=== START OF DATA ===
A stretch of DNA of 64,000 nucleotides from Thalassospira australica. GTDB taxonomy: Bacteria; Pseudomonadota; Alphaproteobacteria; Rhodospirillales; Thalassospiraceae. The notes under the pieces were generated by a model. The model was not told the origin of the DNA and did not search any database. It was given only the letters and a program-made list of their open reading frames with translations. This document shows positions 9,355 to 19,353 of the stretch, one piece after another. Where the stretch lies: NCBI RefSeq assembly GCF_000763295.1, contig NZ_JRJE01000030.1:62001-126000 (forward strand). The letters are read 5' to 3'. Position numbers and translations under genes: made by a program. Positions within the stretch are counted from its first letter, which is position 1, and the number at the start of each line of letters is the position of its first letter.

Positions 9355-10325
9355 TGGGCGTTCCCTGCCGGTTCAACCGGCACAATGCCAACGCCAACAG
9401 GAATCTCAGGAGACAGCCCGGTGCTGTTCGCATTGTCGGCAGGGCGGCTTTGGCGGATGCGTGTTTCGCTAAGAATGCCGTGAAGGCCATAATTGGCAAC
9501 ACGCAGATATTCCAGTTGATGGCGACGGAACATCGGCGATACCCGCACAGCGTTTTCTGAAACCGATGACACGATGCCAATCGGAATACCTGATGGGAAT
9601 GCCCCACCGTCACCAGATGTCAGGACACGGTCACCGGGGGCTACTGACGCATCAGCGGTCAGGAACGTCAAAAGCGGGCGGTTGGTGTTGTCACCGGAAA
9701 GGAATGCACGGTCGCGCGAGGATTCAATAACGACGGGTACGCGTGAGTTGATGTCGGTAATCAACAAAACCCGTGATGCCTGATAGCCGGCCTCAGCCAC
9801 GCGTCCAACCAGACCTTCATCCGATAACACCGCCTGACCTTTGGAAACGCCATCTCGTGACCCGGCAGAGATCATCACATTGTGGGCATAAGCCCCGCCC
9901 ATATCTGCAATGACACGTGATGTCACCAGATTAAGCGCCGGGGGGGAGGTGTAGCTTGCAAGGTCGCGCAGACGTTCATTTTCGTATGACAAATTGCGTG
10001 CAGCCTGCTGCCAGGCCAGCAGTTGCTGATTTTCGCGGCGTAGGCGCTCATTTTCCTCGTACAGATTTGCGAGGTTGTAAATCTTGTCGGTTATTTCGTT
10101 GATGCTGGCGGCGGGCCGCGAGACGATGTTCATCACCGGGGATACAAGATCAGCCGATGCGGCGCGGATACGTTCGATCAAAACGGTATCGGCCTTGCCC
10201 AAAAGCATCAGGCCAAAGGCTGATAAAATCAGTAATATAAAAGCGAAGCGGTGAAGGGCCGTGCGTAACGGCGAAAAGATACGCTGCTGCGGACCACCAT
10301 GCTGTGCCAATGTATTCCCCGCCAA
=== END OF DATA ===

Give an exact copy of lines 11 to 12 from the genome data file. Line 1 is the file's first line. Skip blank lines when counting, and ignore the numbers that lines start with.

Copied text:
10101 GATGCTGGCGGCGGGCCGCGAGACGATGTTCATCACCGGGGATACAAGATCAGCCGATGCGGCGCGGATACGTTCGATCAAAACGGTATCGGCCTTGCCC
10201 AAAAGCATCAGGCCAAAGGCTGATAAAATCAGTAATATAAAAGCGAAGCGGTGAAGGGCCGTGCGTAACGGCGAAAAGATACGCTGCTGCGGACCACCAT